Culture, Recruiting and Staffing

Hiring For Cultural Fit: The Key Question is – Can I Be Objective?

Cultural-fit2

A few months back, Eric Sinoway wrote an article on HBR.com about firing a top performer whose behavior wasn’t in line with the company culture.

Many of the comments that followed were predictably cynical about this approach. The main argument against firing people who don’t’ fit the culture is that culture is not an objective measurement and is often used to spitefully rid the organization of people someone doesn’t like.

While this may be the case, when culture is a key part of the business strategy, culture fit is absolutely important.

3 steps to make sure you are objective

At Zappos, for example, culture is the No. 1 priority for the company. If this is the case, why wouldn’t they be quick to fire someone who appears to affect the culture negatively?

There are a few ways to ensure firing “culture vampires” is an objective decision, rather than one made based on personal preference.

  • Establish a clear code of conduct. For culture to be a key strategy, the values for the basis of that culture must be clearly articulated and act as a code of conduct. At Infusionsoft, we hire, train and fire for these values. The values are included as part of our quarterly performance evaluations, which helps to keep the values and related behaviors top of mind as well as begin to identify behaviors that might be of concern.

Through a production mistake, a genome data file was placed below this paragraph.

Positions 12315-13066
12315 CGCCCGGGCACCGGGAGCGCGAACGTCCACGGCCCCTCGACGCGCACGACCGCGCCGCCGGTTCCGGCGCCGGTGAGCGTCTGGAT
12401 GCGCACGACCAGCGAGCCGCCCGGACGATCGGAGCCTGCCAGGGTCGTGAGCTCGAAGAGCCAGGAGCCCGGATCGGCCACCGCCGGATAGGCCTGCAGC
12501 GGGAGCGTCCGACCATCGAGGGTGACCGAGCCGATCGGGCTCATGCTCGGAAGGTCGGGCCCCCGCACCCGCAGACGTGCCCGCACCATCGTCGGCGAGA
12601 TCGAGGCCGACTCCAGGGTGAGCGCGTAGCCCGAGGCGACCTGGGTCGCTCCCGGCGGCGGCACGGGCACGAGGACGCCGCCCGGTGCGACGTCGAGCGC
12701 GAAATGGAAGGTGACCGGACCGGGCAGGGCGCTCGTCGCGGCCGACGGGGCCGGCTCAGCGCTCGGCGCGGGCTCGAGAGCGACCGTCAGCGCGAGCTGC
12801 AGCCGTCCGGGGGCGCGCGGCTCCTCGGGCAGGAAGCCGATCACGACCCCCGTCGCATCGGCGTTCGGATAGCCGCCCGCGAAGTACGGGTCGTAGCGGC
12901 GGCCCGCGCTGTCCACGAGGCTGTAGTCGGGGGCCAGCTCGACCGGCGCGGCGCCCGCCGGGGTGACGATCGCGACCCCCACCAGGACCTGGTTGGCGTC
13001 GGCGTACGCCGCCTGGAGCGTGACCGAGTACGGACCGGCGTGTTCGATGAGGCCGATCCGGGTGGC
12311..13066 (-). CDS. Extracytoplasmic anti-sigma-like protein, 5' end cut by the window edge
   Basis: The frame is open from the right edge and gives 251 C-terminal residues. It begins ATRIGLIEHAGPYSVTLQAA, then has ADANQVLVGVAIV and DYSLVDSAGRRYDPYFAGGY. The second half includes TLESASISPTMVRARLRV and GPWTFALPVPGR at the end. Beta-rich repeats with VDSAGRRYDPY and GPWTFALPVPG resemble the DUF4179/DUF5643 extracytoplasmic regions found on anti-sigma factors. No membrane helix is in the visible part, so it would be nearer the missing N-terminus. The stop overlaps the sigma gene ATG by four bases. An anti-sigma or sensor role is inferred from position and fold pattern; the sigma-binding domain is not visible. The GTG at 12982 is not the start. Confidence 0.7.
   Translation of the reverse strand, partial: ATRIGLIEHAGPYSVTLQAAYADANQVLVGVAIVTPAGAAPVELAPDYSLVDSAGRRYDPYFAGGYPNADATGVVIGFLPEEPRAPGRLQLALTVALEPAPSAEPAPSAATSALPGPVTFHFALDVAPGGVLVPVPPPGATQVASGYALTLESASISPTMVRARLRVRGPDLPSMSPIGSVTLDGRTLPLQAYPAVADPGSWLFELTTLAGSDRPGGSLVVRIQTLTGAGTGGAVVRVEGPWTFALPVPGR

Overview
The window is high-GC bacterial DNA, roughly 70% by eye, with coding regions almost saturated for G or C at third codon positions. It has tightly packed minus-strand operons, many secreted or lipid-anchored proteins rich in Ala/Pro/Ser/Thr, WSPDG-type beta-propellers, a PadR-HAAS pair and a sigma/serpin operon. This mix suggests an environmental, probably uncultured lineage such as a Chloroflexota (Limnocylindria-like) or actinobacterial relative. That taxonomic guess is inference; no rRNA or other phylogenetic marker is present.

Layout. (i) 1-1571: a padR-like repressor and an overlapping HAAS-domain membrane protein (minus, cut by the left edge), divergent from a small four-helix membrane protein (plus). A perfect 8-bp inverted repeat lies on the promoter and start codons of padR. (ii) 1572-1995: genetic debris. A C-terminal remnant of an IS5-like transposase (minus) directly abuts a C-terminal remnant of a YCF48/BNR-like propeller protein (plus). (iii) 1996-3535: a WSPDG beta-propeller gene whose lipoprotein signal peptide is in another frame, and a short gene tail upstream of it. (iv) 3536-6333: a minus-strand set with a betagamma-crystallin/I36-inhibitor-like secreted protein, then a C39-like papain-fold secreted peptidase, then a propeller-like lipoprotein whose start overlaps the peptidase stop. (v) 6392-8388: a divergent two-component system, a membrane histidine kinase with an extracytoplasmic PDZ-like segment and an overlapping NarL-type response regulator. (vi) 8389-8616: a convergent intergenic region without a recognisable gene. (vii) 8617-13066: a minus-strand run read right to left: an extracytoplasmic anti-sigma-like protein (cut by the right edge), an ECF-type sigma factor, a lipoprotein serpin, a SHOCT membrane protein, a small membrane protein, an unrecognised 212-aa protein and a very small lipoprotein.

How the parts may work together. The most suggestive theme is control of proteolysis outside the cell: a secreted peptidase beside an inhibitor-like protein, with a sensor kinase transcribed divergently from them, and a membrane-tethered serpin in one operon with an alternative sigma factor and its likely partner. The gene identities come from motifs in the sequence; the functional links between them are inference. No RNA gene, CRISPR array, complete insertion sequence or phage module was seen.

• Identify specific behaviors. With values included as part of the performance evaluations, you can begin to identify areas where things don’t quite line up. Does the employee regularly cut down colleagues in order to get ahead? Is the employee regularly accused of taking credit for the work or ideas of others? How does the employee behave when there’s a conflict with a team member? In a values-based culture, these questions will help to key in on how behavior might be affecting the company culture in a negative way.
  • Values trump performance. This is a tough one since most would argue that it should be the other way around. Again, it really comes down to the values and behavior. If you are truly committed to your company values as the basis for its culture, it’s important to support that by rewarding behavior and performance. Rewarding performance despite behavior that falls outside of the code of conduct — or the values — sends the message that performance is what is valued.

This originally appeared on the Infusionsoft Culture Corner blog. 

Kimberlee Morrison is an writer, editor and Culture Evangelist for Infusionsoft, where her job is to help people feel connected to the company culture, both internally and externally. She also writes the Infusionsoft Culture Blog discussing how to build a culture based on shared purpose and values. Contact her at kimberlee.morrison@infusionsoft.com.